The U.S. Is Going for a Win Against Germany

But we’ll settle for a tie

At the World Cup, a third group game that actually matters is a special moment. Spain didn’t get one in Brazil. Neither did England.

But the United States men’s national team does and, boy, is it a cracker. The Stars and Stripes versus Die Mannschaft. Fabian Johnson, Jermaine Jones, and the rest of the German-Americans against their countrymen. Jurgen Klinsmann battling his protege—and the man who, it has been suggested, was the real tactical mastermind behind his 2006 run to the semifinals—Joachim Low.

With a win or a draw, or a loss and some help (but let’s not go there), the Americans will reach the knockout stage, a feat that would rank as one of the most impressive accomplishments in U.S. Soccer history. It’s a huge game, the one we’ve all been anticipating since the draw in December. And here we sit, just hours from kick off.

“We are waiting for this game for quite a long time. It’s massive,” Klinsmann said at a press conference in the bowels of Arena Pernambuco on Wednesday. “We want to continue the way we started the tournament, in a very positive way.”

To do that, the Americans must take on an opponent that is better than them in virtually every facet of the game. This is not a slight. It is the truth. The Germans are solid and spectacular, fit and focused. Low’s squad boasts tremendous depth and fitness. He has one of the best goalkeepers in the world in Bayern Munich’s Manuel Neuer, and a goal-scoring phenom in Neuer’s club teammate Thomas Mueller. (Were it not for the heroics of Lionel Messi and Neymar, the world would be talking more about the scintillating play of the forward.)

Fortunately, the Germans also only need a tie to advance, leading to speculation that Klinsmann and Low would agree to a gentlemen’s draw. This is a silly narrative. It would be logistically difficult to accomplish and, more important, it’s something neither team would accept. (The American coach said that while he and Low are close friends, they haven’t been texting or calling each other in the lead up to the match.)

“I don’t think that’s in our nature,” Fabian Johnson said during Wednesday’s press conference—citing the qualifying match against Panama as proof—and I believe him. Or maybe I just want to believe him because we Americans don’t collude, even if would kind of make sense. And a planned tie is just so dull. It would be a great way to ruin what’s been a fantastic World Cup.

But more to the point, it seems that the U.S. believes it can play with anyone, including Germany.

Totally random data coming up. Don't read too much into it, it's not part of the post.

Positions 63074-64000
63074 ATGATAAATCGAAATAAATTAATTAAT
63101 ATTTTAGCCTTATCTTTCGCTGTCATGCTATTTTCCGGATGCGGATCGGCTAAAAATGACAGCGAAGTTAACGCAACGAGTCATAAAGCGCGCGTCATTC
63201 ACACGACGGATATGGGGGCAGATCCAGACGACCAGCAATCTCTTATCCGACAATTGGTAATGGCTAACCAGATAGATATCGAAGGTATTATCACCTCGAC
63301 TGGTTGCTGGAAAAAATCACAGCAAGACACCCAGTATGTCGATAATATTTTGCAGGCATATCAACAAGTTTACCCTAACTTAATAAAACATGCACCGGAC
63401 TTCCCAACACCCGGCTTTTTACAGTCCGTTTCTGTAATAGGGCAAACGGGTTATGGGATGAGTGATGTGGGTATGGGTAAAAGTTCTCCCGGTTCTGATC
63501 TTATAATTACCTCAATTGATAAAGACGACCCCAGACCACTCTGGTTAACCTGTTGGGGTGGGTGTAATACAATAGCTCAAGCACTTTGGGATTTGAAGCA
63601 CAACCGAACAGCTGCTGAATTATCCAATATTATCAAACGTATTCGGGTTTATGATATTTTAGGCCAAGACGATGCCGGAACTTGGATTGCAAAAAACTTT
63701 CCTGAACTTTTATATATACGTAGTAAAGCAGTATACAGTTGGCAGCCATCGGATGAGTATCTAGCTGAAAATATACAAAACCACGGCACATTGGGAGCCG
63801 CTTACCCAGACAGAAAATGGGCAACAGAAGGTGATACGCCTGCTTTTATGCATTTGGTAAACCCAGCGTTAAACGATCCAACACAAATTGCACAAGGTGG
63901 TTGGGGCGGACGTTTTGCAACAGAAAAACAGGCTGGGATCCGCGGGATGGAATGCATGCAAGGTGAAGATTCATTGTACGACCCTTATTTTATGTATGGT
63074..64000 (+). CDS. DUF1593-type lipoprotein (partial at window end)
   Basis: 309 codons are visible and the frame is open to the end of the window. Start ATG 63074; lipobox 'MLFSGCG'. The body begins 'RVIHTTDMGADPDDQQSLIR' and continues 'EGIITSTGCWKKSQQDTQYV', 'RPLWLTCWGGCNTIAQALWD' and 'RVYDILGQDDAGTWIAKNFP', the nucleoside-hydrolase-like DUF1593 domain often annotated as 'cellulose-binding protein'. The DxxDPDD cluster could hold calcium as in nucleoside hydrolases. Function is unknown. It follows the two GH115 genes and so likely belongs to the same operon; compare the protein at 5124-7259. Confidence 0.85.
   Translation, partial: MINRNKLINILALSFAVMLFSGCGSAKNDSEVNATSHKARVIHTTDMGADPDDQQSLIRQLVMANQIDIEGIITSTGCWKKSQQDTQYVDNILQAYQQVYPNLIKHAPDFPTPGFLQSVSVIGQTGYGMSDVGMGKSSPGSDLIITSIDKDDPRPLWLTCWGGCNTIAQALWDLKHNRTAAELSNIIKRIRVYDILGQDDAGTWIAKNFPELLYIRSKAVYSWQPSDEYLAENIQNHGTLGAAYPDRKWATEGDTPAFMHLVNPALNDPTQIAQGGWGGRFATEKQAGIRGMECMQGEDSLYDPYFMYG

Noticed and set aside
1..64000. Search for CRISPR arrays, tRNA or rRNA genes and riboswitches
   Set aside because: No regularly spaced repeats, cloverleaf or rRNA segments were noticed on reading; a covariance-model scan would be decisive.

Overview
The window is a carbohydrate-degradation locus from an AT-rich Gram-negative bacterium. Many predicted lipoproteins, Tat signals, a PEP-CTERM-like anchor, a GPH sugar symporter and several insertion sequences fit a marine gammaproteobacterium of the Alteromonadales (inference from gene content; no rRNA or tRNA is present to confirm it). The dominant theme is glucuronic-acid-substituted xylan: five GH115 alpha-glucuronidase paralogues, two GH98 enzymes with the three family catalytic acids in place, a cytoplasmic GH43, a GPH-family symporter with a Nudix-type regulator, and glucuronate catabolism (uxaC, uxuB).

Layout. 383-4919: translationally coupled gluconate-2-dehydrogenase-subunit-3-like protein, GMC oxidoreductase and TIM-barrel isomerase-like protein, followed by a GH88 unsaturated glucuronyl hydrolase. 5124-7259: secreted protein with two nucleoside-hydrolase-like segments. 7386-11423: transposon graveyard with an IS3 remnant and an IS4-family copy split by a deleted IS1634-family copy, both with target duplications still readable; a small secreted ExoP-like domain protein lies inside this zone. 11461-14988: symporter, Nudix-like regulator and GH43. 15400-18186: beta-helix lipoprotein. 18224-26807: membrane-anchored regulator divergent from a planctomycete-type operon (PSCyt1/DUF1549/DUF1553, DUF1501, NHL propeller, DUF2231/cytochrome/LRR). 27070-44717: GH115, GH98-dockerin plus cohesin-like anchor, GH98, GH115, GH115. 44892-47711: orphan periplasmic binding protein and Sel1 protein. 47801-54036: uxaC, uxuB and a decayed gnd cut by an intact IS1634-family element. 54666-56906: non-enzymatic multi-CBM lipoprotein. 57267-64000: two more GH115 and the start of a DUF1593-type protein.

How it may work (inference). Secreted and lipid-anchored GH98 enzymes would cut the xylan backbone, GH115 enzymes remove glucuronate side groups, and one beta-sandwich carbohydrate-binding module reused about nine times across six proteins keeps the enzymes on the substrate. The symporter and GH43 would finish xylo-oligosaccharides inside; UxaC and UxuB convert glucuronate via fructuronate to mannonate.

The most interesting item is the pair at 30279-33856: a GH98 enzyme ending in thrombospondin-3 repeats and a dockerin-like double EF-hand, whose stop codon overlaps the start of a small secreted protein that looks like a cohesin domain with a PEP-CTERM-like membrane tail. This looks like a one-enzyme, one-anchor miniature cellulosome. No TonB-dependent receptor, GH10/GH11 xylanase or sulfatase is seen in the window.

“We feel confident,” Klinsmann said. “We did our homework. I think some people might be a little surprised by our results. We are not. We are by no means the underdog in this tournament.” (Later, he added that “this World Cup is full of surprises… we want to be one of those surprises,” which would seem to contradict his “we can beat anyone” story but whatever.)

At the very least, you have to give the U.S. a chance of getting a result in Recife. The backline, aside from admittedly major lapses, was excellent against Portugal, with Matt Besler enjoying a breakout tournament. Michael Bradley, who shouldn’t be blamed for the last-second goal due to his giveaway—though I also wouldn’t have blamed him for just kicking the ball into the Amazon—was better and actually has a higher passing percentage than Jermaine Jones across the two matches. The Americans created chances against Portugal and should be able to manage a few against Germany even without Jozy Altidore, who continues to miss out with a hamstring injury.

So go out, play the game, and see what happens. You never know at the World Cup. Remember, if South Korea’s Park Ji-sung hadn’t scored toward the end of their match against Portugal during the 2002 tournament—in a game in which a tie would have seen both teams through, no less—the Americans wouldn’t have advanced and gone on to make their quarterfinal run. The point is to play the games, right?

“It’s a World Cup and we want to get as many wins as possible,” Kyle Beckerman said.

And that is what Jurgen Klinsmann’s team will attempt to do.

But also, just this once, a tie would be fine. It would be fun to get a fourth game that mattered, too.

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